Q. Related to that, the citizenry and most of Congress are kept in the dark with respect to special missions, proxy funding, CIA operations, and swaths of unknown unknowns constituting psyops, cyber ops, and regime change ops, all done in our name as U.S. citizens. The funds to support this sprawling “dark world” of sabotage and terror being inflicted on the rest of the planet, is also a secret. Now there’s pervasive spying on U.S. citizens right here at home. What place does any of this have in “the land of the free”? Does this mean government of the people, by the people, for the people is just a sham?
A. No, it’s not a sham. But it is in shambles. What America needs is leaders who aren’t bought off and deeply compromised, but the system itself is corrupt. A few good politicians aren’t enough to reform a system corrupted by lobbyists and dark money.
Q. Recently we’ve seen some token but precedent-setting direct payments to citizens in the form of Covid relief. There is also the ongoing discussion about reparations to descendants of slaves. If it could be unequivocally established that the government has abused DOD funding, misused and squandered vast sums of money to promote unjustified wars, purchase unneeded equipment, unnecessarily expand U.S. military presence across the globe, and regularly lied to the American public to manufacture consent for these misadventures and fraudulent activities, practical and political considerations aside, do you see any constitutional or other legal barriers to the public identifying, expecting, or even demanding proper compensation? A cash refund or citizen reparations for massive, authenticated abuse of power?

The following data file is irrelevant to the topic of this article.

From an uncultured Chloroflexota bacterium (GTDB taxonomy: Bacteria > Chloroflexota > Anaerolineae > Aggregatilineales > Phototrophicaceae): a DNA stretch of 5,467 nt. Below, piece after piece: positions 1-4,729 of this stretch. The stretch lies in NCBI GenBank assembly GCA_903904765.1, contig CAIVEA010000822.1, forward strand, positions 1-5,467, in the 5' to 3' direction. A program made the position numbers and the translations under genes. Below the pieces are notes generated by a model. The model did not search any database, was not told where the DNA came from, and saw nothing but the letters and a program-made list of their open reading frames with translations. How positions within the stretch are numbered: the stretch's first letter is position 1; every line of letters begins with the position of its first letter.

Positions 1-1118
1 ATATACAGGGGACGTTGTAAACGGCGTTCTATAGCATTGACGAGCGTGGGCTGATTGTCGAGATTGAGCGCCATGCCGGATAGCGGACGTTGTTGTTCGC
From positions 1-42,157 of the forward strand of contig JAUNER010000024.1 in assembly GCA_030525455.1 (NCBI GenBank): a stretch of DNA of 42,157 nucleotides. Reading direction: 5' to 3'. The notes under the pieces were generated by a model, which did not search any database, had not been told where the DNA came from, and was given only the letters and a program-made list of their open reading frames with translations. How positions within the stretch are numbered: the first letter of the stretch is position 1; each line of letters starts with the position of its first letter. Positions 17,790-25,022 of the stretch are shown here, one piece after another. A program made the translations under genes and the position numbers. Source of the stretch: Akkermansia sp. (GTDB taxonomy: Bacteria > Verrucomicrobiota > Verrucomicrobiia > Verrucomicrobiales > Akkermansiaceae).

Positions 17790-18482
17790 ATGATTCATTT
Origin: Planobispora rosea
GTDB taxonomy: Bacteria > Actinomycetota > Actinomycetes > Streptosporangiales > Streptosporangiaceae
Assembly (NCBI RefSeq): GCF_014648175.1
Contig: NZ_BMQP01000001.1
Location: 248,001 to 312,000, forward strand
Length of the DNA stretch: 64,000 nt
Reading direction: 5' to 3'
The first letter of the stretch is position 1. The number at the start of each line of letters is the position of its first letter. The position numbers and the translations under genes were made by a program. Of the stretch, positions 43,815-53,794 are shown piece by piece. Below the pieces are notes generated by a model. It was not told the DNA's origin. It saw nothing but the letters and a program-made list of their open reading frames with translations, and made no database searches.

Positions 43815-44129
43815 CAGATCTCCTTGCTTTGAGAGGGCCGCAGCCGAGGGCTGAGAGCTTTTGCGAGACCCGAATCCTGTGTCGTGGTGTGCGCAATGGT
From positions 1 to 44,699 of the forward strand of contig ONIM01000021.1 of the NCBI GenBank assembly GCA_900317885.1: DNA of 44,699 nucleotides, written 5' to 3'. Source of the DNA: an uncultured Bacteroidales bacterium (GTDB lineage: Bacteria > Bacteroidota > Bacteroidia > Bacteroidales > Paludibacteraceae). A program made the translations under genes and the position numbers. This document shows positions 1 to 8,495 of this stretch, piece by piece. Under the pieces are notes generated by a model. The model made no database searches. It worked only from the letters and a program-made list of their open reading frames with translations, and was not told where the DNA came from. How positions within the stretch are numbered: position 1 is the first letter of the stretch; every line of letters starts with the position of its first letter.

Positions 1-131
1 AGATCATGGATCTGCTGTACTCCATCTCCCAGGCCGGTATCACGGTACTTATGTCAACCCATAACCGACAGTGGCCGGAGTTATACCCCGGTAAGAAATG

A. Just cut the DOD budget in half. And turn the DOD into a true department of defense, rather than a department of offense and incessant wars, which is what it currently is. The money saved (roughly $350 - $500 billion per year) could then be allocated as the American people see fit.
• • •
We are grateful to William J. Astore for his thought-provoking views. The interview was arranged by John Rachel, Director of the Peace Dividend Project. This effort embraces a powerful, unprecedented, end-to-end strategy for challenging the tyranny of neocon warmongers in Washington DC, ending the endless wars, and reversing the self-destructive foreign policy and military paradigm which now poisons U.S. relations with the rest of the world. Lt. Col. Astore has also agreed to be interviewed for the full-length Peace Dividend documentary film, a devastating indictment of the corruption and fraud built into our excessive military budgets and imperial overreach. This movie will inform, unite and empower everyday citizens to have a voice in determining the future they want for themselves and their children.
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^3000US citizens have no real political representation.
We don't live in a democracy. And our freedom is disappearing fast.
I don't want to be ruled by hypocrites, whores, and war criminals.
What about you? Time to push back against the corporate oligarchy.
And its multitude of minions and lackeys.